History of the Panama Canal; Its Construction and Builders

History of the Panama Canal; Its Construction and Builders

By (author) 

List price: US$44.82

Currently unavailable

Add to wishlist

AbeBooks may have this title (opens in new window).

Try AbeBooks

Description

This historic book may have numerous typos and missing text. Purchasers can download a free scanned copy of the original book (without typos) from the publisher. Not indexed. Not illustrated. 1915 edition. Excerpt: ...per ton; four made an average profit of $12.36 per ton; and three made respectively $15.01, $15.29 and $17.56 per ton. Under normal conditions the price of sugar in the United States is the world's price, plus the duty. In other words, the price of Hawaiian sugar in 1913 was approximately $27.00 a ton higher than it would have been if sugar had been duty free. The present tariff law puts sugar on the free list in 1916. If sugar had been on the free list in 1913, every sugar plantation in Hawaii would have lost money. The proof of this statement is that the above figures show that not a single plantation made as much as $27.00 per ton. The plantation making the best showing would have lost $944 per ton, and, as its crop was 50,310 tons, its loss for the year would have been $474,926.00. The one making the poorest showing would have lost $41.44 per ton. It may be claimed that in 1913 the price of sugar was low. It was. It averaged 3.506 cents per pound. The three previous years averaged higher than for any one of the past twelve years, viz.: the average price of ninety-six degrees raw sugar was 4.188 cents per pound for 1909, 4.453 cents for 1911, and 4.162 cents for 1912. Manifestly the result of a series of years is the only fair criterion of whether the Hawaiian sugar industry can survive free sugar. The crops and profits of each of twentytwo listed sugar plantations for the eight years 1906-13 are published in the 1914 annual report of the Honolulu stock exchange. These figures demonstrate that even though three high-priced years are included, there is only one of these plantations which would have paid expenses during the past eight years if sugar had been on the free list, while most of them would have been put entirely out of business. The...show more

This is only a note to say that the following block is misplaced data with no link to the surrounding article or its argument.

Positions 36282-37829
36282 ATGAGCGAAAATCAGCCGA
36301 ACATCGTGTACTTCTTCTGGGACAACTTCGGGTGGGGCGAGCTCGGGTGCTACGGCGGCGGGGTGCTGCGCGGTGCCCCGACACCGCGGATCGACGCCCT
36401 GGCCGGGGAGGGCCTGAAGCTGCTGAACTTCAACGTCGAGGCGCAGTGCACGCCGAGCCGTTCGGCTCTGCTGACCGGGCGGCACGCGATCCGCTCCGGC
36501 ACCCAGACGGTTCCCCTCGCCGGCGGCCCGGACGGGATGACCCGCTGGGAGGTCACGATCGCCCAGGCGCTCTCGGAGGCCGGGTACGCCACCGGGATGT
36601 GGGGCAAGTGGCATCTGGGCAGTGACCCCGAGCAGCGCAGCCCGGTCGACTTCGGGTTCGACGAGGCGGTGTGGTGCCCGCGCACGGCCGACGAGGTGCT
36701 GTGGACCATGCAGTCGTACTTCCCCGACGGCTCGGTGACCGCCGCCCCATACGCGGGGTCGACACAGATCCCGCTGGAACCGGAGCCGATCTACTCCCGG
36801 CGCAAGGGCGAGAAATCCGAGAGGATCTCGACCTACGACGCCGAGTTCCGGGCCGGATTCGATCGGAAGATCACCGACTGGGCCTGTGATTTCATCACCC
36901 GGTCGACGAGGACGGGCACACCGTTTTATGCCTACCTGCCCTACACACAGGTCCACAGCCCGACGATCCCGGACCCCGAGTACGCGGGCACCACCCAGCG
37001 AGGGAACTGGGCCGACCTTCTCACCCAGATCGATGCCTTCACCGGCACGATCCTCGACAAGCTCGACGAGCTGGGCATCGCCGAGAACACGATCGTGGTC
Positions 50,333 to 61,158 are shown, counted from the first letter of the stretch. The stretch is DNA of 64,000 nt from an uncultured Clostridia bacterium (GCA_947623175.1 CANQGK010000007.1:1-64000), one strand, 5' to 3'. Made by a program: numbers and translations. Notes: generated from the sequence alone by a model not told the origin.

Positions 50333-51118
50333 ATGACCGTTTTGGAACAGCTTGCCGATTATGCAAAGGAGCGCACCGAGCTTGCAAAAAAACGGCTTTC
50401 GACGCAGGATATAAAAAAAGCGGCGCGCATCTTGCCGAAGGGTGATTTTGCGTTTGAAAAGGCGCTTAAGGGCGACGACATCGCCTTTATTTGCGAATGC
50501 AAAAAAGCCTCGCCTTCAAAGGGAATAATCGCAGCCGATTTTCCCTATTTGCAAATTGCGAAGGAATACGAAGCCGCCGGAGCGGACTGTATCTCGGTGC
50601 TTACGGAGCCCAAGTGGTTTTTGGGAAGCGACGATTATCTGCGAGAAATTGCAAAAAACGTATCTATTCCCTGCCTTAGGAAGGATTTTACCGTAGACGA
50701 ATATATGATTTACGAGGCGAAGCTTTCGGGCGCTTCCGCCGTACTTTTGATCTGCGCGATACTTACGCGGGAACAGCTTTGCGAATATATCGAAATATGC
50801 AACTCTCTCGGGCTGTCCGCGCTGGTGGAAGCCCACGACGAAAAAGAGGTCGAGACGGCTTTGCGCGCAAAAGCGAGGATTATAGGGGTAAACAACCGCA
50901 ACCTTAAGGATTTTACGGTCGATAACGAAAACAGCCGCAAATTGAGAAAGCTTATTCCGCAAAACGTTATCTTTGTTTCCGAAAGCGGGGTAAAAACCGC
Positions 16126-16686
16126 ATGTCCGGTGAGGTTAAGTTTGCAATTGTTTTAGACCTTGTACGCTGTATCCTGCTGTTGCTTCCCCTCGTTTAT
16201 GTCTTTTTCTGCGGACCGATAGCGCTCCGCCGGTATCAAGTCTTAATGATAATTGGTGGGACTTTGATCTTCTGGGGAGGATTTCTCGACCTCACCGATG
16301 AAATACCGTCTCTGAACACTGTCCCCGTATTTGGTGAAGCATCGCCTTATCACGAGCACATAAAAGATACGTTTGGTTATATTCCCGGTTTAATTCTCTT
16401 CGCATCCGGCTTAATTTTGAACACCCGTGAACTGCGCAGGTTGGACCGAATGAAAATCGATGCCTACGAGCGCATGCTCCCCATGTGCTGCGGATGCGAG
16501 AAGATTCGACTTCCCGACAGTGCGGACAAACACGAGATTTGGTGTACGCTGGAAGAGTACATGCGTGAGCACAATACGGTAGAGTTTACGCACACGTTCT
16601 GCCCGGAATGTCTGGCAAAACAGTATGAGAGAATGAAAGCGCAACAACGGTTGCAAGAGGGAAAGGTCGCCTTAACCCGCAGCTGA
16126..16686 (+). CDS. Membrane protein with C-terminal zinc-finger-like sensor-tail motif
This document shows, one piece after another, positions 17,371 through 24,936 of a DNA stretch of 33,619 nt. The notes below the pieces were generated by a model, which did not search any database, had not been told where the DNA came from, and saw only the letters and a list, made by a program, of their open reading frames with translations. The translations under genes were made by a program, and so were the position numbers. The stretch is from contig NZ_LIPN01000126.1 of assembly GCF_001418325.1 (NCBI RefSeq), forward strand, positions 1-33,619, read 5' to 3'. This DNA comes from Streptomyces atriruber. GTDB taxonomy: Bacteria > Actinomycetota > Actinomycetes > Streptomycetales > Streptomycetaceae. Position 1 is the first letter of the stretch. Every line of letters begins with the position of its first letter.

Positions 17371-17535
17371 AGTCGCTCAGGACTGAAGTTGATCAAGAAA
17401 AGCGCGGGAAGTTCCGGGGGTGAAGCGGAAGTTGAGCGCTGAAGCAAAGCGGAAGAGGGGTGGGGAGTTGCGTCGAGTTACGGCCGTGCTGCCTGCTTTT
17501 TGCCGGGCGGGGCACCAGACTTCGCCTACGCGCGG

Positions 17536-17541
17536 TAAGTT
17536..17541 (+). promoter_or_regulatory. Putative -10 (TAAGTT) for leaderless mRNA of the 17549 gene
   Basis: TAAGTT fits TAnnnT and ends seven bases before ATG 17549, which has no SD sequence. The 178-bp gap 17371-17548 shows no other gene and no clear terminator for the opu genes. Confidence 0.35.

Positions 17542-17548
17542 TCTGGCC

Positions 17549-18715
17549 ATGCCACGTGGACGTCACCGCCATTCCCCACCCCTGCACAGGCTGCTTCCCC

Product details

  • Paperback | 376 pages
  • 189 x 246 x 20mm | 671g
  • Rarebooksclub.com
  • Miami Fl, United States
  • English
  • black & white illustrations
  • 1236513045
  • 9781236513045